I was born in Prince Georges County, Maryland, to a family of Jamaican immigrants. I believe I'm the first American born in my family. My parents migrated from Maryland to Los Angeles, CA when I was just a baby, so all I know is growing up in Los Angeles. I spent the first 27 years of my life mostly in Los Angeles, and then I moved to Sacramento. I've been in Sacramento for some time now, and I consider this my home city.

I'm passionate about dismantling systems of oppression and dismantling my own oppressive behaviors. I'm passionate about loving the unlovable. Flipping that negative into a positive and improving not only my quality of life but the quality of life of all living beings (plants and trees included).

2. How did you first get started with activism, and what movements are you most involved in now?

I'm a Black trans woman that came out early in life, so I always say I came out fighting for survival from the gate (from the start). I was born an activist. I had to fight and speak up for myself to simply be... I'm a decedent of Jamaica, and if you listen to our music, you'll hear a lot about love, peace, "getting up, standing up, fighting for your rights." I would say I hit the ground fighting with all these intersections I embody. I also hit the ground loving and having empathy for others. My inner indignation against injustice and my tender Jamaican roots inform who I am today and my activism. My activism has transitioned along with me. I feel like we're all transitioning in some way. I have transitioned away from just relegating myself to being a trans activist, I'm a human rights activist. I fight for all oppressed peoples. Social oppression is even showing up through this current climate crisis.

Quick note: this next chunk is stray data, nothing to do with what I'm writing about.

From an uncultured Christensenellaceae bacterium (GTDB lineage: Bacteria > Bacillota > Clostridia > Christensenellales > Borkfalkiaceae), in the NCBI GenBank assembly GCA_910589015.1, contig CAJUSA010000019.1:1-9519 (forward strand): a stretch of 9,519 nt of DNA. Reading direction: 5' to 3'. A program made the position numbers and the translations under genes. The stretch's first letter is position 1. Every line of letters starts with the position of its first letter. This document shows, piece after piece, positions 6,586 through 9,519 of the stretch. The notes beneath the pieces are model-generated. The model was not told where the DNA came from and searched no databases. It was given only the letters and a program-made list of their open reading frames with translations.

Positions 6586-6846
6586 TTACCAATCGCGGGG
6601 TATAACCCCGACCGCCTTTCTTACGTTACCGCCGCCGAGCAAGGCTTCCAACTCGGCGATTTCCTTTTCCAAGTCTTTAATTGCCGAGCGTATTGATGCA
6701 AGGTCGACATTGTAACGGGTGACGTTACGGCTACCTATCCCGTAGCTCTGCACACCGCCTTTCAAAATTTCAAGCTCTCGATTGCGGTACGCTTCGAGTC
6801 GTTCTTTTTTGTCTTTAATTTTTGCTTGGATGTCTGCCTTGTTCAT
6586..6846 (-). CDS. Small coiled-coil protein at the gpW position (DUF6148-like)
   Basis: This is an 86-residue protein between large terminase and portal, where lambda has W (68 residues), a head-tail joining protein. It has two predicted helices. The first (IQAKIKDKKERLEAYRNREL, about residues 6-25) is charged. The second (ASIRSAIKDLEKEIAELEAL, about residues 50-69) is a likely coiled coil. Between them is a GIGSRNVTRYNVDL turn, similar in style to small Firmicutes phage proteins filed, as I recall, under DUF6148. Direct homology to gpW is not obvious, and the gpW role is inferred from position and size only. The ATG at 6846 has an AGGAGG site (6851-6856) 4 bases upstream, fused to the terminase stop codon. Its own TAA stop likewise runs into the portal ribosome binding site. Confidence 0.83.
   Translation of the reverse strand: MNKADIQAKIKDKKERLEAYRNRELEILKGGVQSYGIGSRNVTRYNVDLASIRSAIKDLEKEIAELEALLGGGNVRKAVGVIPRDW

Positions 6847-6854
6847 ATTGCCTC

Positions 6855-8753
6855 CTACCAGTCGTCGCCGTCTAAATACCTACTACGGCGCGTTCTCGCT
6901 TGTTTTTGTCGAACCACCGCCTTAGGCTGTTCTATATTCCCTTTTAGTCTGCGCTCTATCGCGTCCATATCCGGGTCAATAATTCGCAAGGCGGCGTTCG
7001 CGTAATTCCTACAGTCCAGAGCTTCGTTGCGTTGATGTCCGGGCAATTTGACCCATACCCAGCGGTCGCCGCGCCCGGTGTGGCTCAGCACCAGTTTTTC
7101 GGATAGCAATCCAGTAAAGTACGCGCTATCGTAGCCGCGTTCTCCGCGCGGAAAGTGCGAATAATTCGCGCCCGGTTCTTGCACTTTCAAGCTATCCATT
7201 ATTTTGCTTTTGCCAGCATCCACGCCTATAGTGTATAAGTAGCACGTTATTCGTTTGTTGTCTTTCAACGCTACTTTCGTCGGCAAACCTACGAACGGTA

I'm involved in Gender Justice, Climate Justice, Disability Justice, and Race Equity!! They all interconnect in my life.